The largest compilation of breached data ever was leaked early this month, showing that enforcing password hygiene is a lost cause.

We have all become numbed to the frequent data leaks being reported, but the one this month called the Compilation of Many Breaches (COMB) has got to be notable: it has been deemed the “largest breach of all time”!

The leak contained more than 3.2bn unique pairs of cleartext emails and passwords aggregating all the past leaks from Netflix, LinkedIn,, Bitcoin and more. This data set also contained more than double the amount of unique email and password pairs than the a similar compilation of breaches in 2017, where 1.4bn credentials were published.

Understandably, the COMB is not a new breach, but it has made headlines because of its size. According to Matias Woloski, Co-founder and CTO, Auth0: “When these kinds of breaches occur, the message is always the same: Use unique passwords, change your passwords and use a password manager. However, every year we see another study showing that people aren’t listening. Reusing the same passwords is still a common practice.”

According to Woloski, there are two truths here that we need to accept:

  1. We are never going to prevent all data breaches
  2. The password hygiene message is not getting through 

“Businesses now need to force the issue to protect themselves and their customers. Authentication is much more than an email and password combination. One Time Passcodes and biometric security are the mainstays of multifactor authentication, but consumer-facing businesses have often avoided them. The fear is that they add friction to the customer journey,” Woloski summarized. According to him, adaptive technologies are the solution.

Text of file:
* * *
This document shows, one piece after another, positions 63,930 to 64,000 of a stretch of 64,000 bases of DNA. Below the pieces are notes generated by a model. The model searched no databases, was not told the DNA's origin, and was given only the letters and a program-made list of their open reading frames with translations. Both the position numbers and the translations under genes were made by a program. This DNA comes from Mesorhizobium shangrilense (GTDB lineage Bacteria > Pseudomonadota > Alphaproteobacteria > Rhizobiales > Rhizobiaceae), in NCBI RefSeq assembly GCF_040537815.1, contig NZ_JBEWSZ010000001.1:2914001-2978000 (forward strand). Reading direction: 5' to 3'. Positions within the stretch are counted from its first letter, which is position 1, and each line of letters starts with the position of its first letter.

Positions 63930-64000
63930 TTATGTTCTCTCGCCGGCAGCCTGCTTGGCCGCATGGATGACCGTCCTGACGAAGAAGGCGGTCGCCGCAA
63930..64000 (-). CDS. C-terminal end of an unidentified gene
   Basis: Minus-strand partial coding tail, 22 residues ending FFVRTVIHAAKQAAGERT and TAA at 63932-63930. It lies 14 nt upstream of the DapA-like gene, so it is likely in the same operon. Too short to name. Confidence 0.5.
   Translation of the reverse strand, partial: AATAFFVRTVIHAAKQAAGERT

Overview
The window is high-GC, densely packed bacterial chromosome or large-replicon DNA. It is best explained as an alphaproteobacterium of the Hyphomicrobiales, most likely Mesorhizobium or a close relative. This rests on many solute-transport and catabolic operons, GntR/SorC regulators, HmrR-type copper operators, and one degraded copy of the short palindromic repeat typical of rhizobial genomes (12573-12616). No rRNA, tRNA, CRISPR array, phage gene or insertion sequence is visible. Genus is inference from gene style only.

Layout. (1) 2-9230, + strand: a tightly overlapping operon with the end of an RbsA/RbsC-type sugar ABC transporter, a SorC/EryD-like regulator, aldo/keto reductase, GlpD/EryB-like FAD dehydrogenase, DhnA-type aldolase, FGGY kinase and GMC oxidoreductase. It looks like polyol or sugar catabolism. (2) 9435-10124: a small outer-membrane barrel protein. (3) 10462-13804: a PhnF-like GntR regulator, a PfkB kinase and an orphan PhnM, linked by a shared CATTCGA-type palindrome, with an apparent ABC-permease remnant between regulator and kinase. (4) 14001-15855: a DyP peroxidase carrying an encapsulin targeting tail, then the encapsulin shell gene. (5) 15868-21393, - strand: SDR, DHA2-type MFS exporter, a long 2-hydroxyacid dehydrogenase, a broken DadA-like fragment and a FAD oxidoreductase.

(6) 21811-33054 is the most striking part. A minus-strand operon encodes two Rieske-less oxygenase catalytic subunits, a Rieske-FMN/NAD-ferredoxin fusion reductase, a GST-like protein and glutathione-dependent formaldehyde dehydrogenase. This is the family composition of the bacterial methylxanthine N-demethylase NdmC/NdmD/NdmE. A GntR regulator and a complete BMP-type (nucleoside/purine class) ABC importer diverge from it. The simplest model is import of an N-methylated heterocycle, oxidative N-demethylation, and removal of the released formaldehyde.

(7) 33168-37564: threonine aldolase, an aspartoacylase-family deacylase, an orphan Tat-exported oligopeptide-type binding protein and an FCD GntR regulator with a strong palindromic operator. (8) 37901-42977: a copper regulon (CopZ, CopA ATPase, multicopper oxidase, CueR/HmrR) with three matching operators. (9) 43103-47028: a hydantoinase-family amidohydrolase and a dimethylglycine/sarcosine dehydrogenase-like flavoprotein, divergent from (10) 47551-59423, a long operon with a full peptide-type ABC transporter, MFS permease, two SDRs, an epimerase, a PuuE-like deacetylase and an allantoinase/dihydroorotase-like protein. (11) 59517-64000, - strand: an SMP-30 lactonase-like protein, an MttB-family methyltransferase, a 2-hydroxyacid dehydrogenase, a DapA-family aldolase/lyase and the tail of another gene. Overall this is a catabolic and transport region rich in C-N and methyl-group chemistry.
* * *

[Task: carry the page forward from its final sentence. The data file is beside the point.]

How to authenticate and not irritate

Such technologies are designed to introduce friction only when necessary, without impacting the customer experience. These technologies can determine whether a customer is legitimate, based on a series of clues that determine an overall risk score:

  • Logging in from London and five minutes later from Singapore? Red flag.
  • Using a password that was stolen in a recent data breach? Red flag.

These red flags make adaptive multifactor authentication systems trigger an additional layer of security to verify or reject the digital identity being used to attempt a login.

Passwords will eventually go away in favor of passwordless alternatives driven by the eventual adoption of the WebAuthn standard. Businesses need to prepare for that transition. Woloski reiterated: “We need to see technology adapt to humans, not the other way around. Expecting people to remember a random string of numbers and letters is unrealistic. But we’re all expected to use passwords. In the meantime, companies need to combine passwords with additional factors presented only when needed (adaptively) to avoid introducing more friction to users.”